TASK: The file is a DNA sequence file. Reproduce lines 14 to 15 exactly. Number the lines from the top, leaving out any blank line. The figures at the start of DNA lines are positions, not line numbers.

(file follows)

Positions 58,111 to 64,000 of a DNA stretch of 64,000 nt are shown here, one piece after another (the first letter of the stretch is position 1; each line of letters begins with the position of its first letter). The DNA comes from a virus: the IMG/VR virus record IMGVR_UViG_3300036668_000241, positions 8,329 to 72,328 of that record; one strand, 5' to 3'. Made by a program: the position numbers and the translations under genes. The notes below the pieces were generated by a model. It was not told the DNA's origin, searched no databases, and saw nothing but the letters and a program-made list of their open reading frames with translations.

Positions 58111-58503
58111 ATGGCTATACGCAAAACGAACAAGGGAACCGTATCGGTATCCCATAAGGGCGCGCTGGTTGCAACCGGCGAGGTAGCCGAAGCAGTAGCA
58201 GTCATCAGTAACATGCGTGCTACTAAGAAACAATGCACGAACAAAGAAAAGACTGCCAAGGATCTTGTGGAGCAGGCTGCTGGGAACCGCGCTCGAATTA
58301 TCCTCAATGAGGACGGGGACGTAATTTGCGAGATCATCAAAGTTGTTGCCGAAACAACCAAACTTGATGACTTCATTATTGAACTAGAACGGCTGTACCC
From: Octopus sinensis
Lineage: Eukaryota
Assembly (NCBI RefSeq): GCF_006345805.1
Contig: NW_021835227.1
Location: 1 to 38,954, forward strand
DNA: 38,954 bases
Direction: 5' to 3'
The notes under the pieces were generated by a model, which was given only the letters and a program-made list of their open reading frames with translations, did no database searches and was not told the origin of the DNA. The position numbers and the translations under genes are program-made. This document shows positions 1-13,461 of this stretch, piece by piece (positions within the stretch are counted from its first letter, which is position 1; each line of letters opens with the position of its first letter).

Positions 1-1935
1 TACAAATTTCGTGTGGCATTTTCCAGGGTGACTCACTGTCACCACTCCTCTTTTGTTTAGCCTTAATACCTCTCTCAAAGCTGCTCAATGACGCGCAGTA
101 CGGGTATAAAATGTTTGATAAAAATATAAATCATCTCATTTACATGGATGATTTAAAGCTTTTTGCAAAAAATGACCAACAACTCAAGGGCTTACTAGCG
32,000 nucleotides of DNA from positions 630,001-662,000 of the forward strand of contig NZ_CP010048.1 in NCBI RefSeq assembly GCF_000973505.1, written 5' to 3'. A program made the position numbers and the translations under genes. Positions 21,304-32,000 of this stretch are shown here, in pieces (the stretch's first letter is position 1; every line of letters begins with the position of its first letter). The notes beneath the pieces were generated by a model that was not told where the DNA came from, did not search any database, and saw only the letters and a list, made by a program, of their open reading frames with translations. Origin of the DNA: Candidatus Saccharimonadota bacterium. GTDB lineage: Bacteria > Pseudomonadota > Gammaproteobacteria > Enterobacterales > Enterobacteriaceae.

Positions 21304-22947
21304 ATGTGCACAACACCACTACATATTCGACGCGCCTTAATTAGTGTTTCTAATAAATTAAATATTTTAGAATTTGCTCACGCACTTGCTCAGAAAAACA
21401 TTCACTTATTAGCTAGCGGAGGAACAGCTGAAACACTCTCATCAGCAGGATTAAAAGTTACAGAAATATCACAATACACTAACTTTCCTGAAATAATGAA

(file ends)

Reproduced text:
Positions 1-1935
1 TACAAATTTCGTGTGGCATTTTCCAGGGTGACTCACTGTCACCACTCCTCTTTTGTTTAGCCTTAATACCTCTCTCAAAGCTGCTCAATGACGCGCAGTA